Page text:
No one other than your Curmudgeon seems to be following the John Oller litigation, so our only source of information comes from our vast network of clandestine operatives. Our last post on this topic was in April: John Oller Loses His Appeal — Maybe.
The next indented paragraph provides background information, which most of you can skip:
In late December of 2011, John Oller filed a federal civil-rights lawsuit against the University of Louisiana at Lafayette, where he was (and apparently still is) a professor. The complaint alleged that faculty members of the university’s Communicative Disorders Department discriminated against him and marginalized his position because of his belief in creationism, and also because he taught about an alleged connection between autism, mercury and vaccinations.
The last we heard, back in April, the federal appeals court had affirmed the lower court’s dismissal of Oller’s case. We were left wondering if he would ask for an en banc review of what was probably the decision of a three-judge panel. That means requesting the entire appellate bench for that circuit to take another look at his appeal. Such requests are rarely successful. Failing in that, Oller’s only recourse would be to try to convince the US Supreme Court to hear his appeal.
However, when his federal suit was first dismissed back in September, Oller had filed a state court case against the University, but we’ve never seen any press coverage of that. Only one of our operatives has kept us informed. The last we heard about that case was that summary judgment motions were pending which could dispose of some issues, but the state court case was a long way from trial.
That’s all we knew — until now. We have just learned of some new developments from our operative, whose code name is Deep Trachea. We’ve been provided with a copy of the federal court’s ruling on Oller’s motion for rehearing and for an en bank hearing. It’s not posted on the internet, so we’ll tell you what it says:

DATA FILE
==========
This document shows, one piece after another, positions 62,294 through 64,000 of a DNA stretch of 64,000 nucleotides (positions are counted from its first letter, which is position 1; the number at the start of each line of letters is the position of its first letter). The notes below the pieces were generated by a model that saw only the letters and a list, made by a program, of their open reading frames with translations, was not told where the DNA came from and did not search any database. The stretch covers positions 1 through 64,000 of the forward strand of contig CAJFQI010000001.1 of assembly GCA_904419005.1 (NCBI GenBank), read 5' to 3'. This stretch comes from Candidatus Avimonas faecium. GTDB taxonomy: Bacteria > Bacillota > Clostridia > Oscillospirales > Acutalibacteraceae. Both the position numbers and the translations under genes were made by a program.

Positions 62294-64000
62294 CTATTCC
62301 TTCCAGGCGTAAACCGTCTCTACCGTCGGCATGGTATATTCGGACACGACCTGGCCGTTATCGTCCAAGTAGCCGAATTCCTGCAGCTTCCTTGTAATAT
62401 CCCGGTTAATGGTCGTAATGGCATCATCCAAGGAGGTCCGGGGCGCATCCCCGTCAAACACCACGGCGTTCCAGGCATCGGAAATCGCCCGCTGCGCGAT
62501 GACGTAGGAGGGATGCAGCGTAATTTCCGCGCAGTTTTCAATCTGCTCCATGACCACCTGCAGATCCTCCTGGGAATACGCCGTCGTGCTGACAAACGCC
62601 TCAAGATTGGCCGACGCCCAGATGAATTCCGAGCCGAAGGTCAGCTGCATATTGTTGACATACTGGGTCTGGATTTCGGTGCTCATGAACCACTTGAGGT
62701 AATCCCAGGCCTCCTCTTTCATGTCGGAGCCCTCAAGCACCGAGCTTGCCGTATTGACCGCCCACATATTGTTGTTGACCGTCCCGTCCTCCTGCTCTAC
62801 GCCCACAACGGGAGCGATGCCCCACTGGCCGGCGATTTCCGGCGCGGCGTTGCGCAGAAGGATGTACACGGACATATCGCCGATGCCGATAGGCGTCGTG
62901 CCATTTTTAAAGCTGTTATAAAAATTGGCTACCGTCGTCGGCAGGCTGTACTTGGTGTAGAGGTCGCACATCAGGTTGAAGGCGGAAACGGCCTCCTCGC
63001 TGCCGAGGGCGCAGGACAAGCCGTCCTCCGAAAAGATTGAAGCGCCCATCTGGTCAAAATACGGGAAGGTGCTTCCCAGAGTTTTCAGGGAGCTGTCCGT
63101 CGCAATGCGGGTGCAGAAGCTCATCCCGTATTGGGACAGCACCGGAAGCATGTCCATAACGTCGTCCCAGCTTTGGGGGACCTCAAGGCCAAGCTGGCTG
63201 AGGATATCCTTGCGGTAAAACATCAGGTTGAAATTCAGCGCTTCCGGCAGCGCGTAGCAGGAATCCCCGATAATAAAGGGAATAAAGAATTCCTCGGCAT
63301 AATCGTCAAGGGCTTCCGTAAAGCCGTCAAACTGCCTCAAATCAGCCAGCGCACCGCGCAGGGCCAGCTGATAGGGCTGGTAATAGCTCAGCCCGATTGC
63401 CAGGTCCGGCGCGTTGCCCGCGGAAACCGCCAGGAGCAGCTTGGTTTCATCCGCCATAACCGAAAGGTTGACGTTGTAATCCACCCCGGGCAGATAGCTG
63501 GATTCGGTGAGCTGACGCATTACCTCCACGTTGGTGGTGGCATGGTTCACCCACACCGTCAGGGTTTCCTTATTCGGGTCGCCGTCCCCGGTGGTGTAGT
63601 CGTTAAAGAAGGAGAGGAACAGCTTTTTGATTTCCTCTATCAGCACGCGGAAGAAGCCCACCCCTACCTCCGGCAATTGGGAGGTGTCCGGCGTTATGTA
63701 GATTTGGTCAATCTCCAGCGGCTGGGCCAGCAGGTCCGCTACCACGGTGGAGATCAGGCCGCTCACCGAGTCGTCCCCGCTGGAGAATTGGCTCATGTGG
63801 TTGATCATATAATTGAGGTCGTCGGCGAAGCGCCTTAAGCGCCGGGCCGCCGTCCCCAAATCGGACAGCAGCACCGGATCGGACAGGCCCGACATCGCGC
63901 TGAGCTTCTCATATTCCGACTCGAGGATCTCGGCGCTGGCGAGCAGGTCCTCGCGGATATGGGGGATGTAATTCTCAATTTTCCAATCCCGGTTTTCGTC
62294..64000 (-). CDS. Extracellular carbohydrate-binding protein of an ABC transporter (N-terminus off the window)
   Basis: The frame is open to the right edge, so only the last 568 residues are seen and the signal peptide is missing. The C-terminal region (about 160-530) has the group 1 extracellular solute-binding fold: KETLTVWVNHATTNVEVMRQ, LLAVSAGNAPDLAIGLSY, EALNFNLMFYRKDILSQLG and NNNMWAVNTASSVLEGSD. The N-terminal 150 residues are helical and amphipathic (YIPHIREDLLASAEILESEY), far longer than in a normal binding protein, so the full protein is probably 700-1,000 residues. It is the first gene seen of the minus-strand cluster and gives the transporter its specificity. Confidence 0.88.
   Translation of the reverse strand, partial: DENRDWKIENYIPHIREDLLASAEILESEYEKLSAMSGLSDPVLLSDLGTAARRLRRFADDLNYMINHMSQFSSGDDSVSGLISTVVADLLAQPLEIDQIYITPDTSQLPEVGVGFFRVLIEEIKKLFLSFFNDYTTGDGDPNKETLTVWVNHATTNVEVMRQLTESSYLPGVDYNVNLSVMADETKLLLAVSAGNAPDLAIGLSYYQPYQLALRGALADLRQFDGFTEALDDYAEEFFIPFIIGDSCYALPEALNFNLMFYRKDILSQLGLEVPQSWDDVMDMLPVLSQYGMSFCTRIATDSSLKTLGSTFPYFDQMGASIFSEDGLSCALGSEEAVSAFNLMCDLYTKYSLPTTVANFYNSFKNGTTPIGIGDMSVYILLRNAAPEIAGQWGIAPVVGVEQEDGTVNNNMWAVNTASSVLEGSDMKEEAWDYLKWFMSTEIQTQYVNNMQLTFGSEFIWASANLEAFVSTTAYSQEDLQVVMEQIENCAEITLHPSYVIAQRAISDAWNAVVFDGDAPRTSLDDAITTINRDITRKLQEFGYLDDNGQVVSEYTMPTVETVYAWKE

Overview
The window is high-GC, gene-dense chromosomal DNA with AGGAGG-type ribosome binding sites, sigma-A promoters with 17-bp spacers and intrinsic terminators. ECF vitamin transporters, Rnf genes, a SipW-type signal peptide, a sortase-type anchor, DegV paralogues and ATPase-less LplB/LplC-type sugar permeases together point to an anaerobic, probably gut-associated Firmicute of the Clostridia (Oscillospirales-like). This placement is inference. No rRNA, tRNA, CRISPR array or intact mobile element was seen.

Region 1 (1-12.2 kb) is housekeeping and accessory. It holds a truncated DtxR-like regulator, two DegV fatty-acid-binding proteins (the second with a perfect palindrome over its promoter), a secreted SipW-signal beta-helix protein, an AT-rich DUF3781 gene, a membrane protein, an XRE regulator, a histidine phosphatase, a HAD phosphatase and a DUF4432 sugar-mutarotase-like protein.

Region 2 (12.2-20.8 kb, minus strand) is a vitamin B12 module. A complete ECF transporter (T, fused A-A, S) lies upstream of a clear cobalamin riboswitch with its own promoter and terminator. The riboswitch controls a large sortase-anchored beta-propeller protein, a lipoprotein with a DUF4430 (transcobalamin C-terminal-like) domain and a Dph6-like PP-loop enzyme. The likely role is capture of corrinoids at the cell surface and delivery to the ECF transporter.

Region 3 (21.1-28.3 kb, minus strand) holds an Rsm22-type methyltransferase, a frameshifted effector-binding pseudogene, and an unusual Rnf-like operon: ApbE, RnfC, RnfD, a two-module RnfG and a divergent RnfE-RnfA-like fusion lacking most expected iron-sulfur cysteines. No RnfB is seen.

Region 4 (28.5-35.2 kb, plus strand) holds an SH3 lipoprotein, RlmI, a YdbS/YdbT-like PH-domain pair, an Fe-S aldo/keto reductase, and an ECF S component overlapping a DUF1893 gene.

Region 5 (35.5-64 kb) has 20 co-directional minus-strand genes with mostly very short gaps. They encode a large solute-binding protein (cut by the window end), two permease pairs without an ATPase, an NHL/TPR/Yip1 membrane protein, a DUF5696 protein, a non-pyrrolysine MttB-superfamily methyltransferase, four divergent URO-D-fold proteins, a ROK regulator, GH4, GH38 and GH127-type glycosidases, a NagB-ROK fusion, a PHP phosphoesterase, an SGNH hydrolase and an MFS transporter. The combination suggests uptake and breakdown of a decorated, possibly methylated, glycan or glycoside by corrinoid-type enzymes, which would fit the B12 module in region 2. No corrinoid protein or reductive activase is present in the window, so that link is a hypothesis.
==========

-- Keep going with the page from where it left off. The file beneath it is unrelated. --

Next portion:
PER CURIAM [that means it’s by the whole court]: The Petition for Rehearing is DENIED, and no member of this panel nor judge in regular active service on the court having requested that the court be polled on Rehearing En Banc, the Petition for Rehearing En Banc is DENIED.
That order was signed back in May, so unless Oller is trying to get the US Supreme Court interested in his case, it’s over. We searched the Supreme Court’s docket and didn’t find Oller’s name, so the federal aspect of the case is finished. But then there’s Oller’s related case in the state court, which is still ongoing. Our operative informs us:
The [defense] lawyers filed to have the [defamation] case against one [defendant] dismissed as the communications concerned were protected under privileged communication. Just a week or so ago, the court agreed and again awarded costs against Oller. The [defense] lawyers [are expected to] submit summary judgement requests for the remaining points gradually over the next few months. It is assumed that Oller will appeal each point that he loses.
So there you are. We again remind you that we’re relying entirely on our clandestine operative for information. If we didn’t have confidence in that source, we wouldn’t be posting this, but — except for copies of the federal court documents that have been sent to us — what we’ve reported here hasn’t been confirmed by any public sources, so you shouldn’t regard this as hard news.
One final point. The Discovery Institute, self-described champions of what they consider to be academic freedom, haven’t said a word about Oller’s lonely struggle. Why is that?
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